Tag Archives: discovery of mirror neurons

Mirror neurons and music, part II: the discovery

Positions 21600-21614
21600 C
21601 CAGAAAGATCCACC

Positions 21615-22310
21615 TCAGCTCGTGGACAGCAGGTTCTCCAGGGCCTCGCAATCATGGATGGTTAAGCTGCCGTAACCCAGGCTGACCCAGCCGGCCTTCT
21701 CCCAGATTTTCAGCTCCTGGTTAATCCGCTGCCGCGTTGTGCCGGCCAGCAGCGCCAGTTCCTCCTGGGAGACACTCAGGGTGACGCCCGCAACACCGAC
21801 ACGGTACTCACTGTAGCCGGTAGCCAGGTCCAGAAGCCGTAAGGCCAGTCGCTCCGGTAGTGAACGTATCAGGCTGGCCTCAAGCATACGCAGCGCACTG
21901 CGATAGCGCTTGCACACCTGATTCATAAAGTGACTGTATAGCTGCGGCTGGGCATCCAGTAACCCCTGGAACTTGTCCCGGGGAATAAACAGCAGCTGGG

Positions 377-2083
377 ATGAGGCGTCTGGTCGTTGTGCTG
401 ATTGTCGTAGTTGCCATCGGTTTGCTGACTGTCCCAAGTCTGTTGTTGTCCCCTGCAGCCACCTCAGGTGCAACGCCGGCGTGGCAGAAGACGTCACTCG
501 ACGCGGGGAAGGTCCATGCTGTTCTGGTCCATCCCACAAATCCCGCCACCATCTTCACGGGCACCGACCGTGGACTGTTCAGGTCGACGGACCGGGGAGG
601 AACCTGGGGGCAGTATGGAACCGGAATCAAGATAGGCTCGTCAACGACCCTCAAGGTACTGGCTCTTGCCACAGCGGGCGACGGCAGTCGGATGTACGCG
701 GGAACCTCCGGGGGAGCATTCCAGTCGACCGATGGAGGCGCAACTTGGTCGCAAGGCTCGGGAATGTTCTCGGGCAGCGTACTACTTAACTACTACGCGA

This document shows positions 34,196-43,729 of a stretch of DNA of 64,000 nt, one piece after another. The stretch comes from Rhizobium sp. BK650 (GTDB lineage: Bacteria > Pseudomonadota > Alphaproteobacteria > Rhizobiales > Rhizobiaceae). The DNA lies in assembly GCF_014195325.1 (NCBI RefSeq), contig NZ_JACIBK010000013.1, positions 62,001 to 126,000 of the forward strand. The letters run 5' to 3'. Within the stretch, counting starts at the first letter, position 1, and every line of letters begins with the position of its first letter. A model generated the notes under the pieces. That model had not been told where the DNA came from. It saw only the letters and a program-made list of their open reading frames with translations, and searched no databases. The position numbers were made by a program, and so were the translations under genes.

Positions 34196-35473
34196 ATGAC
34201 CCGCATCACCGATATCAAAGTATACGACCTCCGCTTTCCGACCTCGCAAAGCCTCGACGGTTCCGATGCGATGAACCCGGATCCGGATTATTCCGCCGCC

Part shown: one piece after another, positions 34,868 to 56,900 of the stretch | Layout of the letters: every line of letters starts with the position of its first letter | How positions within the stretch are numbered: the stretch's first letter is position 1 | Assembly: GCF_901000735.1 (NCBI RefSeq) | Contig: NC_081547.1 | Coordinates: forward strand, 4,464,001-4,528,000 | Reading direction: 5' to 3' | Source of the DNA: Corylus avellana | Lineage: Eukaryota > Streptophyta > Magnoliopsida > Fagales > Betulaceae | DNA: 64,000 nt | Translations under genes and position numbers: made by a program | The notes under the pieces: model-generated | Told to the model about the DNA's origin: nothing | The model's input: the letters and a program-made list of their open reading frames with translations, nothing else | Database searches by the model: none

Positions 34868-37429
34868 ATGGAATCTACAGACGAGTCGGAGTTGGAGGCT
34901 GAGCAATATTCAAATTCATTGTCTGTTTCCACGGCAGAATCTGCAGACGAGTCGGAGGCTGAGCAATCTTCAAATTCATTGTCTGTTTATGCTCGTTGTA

I know.  You’re waiting to hear about mirror neurons and music and we’ll get to that.  But the story of the discovery of mirror neurons is really too good to pass up because it was one of those serendipitous discoveries that has sometimes happened in the history of science.  Alexander Fleming’s discovery of penicillin is probably the best-known, but other revolutionary discoveries that happened quite by chance include insulin, quinine, the smallpox vaccine, nitrous oxide and ether as anesthetics, and the invention of the polymerase chain reaction (PCR).  In case you don’t know about PCR, it’s sometimes called “molecular photocopying,” and it is used to amplify a single strand of DNA, generating the significant amounts of a sample DNA that are necessary for molecular and genetic analysis, for detection of viruses and bacteria, and of course, for matching criminals to crime scenes as we regularly see on television and in movies.

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